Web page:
Kiblix festival in Maribor exploring virtual worlds

Maribor – The international festival of art, technology and science Kiblix this year explores virtual worlds and because of the epidemic it is being held in a new hybrid form. Organised by the Kibla centre, the 2020 festival focuses on the human experience of virtual worlds, which have become so important this year because of coronavirus.

The festival informally started at the end of November, but the main events will be held between December and February.

Tadej Vindiš, a representative of the organisers, says the festival deals with the question of which and what kind of virtual worlds we have today, given that 2020 is the most virtual year so far.

The festival will focus on the experience of human – with all material restrictions and social and political circumstances – in the virtual spaces of speculative reality, elusive identities and increasingly acute social transformations.

According to one of the festival’s curators Živa Kleindienst, the art and research projects will be fully presented online and if possible also at Kibla’s gallery Portal in Maribor.

Other events will include seminars and debates, featuring international guests, artists’ presentations, audiovisual performances, a quarantine game jam and other virtual activities.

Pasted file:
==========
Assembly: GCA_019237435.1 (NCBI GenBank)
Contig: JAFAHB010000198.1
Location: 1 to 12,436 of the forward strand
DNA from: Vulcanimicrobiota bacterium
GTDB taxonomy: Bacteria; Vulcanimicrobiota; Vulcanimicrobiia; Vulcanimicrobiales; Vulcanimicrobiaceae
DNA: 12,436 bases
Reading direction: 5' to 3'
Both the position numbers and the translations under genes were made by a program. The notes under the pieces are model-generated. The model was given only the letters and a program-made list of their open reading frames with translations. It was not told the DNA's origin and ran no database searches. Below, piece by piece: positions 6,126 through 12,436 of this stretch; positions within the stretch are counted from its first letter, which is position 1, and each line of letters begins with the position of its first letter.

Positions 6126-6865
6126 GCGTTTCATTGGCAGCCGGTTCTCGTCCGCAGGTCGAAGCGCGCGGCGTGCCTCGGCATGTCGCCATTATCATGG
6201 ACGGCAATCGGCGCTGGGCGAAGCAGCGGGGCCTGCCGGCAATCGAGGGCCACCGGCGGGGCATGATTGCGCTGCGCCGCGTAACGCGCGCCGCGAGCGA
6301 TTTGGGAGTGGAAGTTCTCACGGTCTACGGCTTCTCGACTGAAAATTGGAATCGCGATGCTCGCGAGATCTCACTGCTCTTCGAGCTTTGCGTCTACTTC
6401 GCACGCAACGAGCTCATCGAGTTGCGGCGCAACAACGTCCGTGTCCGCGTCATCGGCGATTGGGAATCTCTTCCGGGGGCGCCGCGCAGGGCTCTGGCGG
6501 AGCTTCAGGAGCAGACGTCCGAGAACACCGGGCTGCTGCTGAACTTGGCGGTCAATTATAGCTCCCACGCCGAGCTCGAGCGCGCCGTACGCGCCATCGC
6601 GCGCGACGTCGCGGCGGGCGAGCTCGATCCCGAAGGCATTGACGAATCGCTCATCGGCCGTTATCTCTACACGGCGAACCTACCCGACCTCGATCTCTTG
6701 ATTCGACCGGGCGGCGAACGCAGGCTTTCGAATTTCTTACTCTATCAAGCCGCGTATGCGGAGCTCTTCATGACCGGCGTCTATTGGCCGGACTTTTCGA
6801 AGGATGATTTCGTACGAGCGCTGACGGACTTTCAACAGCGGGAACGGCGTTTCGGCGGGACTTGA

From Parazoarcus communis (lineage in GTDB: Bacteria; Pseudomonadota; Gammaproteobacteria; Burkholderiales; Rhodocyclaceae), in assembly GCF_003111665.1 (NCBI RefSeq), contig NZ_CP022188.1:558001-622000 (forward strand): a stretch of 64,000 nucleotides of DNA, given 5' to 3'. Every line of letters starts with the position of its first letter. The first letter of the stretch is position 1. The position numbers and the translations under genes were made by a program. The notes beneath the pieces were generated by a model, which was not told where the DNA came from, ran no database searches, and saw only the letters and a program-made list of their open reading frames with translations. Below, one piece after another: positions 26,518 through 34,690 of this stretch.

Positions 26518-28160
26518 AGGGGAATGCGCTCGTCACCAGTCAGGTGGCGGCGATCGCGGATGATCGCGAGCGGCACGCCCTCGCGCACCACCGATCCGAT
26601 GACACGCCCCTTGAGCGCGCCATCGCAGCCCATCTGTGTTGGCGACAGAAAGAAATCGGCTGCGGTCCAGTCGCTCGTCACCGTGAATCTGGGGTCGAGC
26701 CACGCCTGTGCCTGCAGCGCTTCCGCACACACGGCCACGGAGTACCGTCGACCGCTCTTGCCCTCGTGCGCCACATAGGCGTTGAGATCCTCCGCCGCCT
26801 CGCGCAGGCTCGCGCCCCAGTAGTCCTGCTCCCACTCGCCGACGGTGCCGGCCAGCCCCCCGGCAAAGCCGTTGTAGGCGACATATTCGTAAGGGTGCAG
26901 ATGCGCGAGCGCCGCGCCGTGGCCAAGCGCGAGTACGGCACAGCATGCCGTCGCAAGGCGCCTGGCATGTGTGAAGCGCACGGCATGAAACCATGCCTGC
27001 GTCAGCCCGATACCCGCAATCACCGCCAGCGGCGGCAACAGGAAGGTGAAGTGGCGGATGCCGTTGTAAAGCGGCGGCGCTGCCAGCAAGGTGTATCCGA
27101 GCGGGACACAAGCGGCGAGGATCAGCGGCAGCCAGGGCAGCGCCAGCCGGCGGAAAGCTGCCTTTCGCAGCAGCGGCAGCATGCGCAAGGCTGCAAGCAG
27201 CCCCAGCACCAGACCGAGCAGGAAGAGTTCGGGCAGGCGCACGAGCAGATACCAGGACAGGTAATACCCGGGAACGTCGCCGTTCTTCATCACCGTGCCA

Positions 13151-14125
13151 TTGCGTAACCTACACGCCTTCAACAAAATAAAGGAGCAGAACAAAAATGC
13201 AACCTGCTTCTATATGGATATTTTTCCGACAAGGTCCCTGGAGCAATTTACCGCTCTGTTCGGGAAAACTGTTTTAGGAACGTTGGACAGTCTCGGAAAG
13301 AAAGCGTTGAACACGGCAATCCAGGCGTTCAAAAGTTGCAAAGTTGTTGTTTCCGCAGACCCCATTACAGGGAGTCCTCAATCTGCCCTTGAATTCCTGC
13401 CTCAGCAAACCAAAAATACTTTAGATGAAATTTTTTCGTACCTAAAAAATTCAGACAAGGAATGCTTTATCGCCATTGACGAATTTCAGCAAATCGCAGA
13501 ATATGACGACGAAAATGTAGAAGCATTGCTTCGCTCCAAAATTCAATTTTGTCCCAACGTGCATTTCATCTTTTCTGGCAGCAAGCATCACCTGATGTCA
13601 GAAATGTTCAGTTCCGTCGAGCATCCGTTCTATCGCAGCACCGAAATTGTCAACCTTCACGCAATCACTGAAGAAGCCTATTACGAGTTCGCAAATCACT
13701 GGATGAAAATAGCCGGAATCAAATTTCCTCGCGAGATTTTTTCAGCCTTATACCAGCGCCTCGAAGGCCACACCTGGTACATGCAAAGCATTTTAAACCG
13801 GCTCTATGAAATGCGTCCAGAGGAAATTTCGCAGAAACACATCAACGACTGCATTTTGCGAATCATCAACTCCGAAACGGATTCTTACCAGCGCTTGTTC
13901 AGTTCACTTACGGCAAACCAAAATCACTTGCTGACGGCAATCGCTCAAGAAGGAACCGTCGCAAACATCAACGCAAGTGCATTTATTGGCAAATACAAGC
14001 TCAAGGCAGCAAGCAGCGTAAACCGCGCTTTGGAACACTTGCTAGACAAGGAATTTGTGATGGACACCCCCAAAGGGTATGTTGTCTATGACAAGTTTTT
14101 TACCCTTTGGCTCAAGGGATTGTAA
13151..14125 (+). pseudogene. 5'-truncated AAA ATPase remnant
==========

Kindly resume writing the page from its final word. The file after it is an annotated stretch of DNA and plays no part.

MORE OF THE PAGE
The first debate, discussing digital intimacy, will be moderated by Ghislaine Boddington, co-founder and creative director of the London-based company body>data>space, while the creative director of Kibla’s lab for extended reality (XR) technologies, Žiga Pavlovič, will moderate a debate on the challenges of XR industry, education and staff training.

An international student GameJam will focus on development of creative solutions for strengthening of social proximity in times of physical distancing.

A series of webinars will explore virtual worlds through theoretical texts and art pieces.

The festival will wrap up with an international exhibition at Portal.

The Kiblix festival critically analyses modern media technology and its usage in contemporary art, culture and education. It is part of a project of a network of research centres at the intersection of art, science and technology. Co-funded by the EU, the partners to the project are developing innovative products and services for a human technology of the future.